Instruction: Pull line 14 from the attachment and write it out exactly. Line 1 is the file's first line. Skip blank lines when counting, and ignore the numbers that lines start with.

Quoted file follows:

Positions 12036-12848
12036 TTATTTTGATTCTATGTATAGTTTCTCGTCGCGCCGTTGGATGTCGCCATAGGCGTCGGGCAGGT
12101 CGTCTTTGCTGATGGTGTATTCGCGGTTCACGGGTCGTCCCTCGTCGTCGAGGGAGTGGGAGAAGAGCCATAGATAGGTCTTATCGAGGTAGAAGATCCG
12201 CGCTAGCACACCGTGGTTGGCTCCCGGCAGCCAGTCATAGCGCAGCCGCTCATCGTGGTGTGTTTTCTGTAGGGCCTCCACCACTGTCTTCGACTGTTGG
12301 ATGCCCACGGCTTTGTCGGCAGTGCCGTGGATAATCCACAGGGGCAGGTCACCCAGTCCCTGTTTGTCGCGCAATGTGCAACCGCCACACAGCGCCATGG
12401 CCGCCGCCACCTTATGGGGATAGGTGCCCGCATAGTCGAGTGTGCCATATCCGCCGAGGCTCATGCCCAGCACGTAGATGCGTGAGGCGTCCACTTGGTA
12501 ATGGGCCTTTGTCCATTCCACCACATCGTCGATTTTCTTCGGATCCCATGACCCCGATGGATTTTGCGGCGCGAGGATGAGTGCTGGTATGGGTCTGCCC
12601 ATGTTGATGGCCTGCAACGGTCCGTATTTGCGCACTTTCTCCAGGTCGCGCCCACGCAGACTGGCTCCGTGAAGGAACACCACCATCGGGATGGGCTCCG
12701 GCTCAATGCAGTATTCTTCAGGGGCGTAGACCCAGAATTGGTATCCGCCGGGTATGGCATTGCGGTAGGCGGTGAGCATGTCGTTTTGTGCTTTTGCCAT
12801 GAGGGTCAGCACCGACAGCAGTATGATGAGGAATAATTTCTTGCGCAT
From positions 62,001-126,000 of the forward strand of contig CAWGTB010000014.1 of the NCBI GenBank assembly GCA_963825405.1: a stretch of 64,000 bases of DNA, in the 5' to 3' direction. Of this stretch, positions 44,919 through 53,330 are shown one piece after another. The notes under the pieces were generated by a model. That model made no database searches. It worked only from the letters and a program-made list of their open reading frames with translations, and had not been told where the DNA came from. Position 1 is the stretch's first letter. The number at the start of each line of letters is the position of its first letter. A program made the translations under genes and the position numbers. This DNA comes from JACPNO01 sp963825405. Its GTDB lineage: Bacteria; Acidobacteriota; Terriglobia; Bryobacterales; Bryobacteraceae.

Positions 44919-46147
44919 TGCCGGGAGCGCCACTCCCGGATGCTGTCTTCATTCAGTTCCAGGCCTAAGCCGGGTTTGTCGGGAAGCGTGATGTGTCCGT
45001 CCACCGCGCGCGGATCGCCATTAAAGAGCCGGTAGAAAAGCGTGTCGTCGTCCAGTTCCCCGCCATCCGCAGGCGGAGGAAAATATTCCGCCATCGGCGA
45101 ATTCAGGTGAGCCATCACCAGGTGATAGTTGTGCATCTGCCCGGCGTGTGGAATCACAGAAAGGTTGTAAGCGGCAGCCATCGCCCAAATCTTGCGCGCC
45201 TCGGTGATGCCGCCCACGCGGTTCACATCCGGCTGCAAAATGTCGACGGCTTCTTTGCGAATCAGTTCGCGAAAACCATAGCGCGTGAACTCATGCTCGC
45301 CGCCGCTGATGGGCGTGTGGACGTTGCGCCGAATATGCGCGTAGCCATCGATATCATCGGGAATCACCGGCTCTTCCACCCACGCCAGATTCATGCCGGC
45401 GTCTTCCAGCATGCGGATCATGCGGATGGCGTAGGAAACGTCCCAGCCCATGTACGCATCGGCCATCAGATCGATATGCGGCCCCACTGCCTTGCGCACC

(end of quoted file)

45001 CCACCGCGCGCGGATCGCCATTAAAGAGCCGGTAGAAAAGCGTGTCGTCGTCCAGTTCCCCGCCATCCGCAGGCGGAGGAAAATATTCCGCCATCGGCGA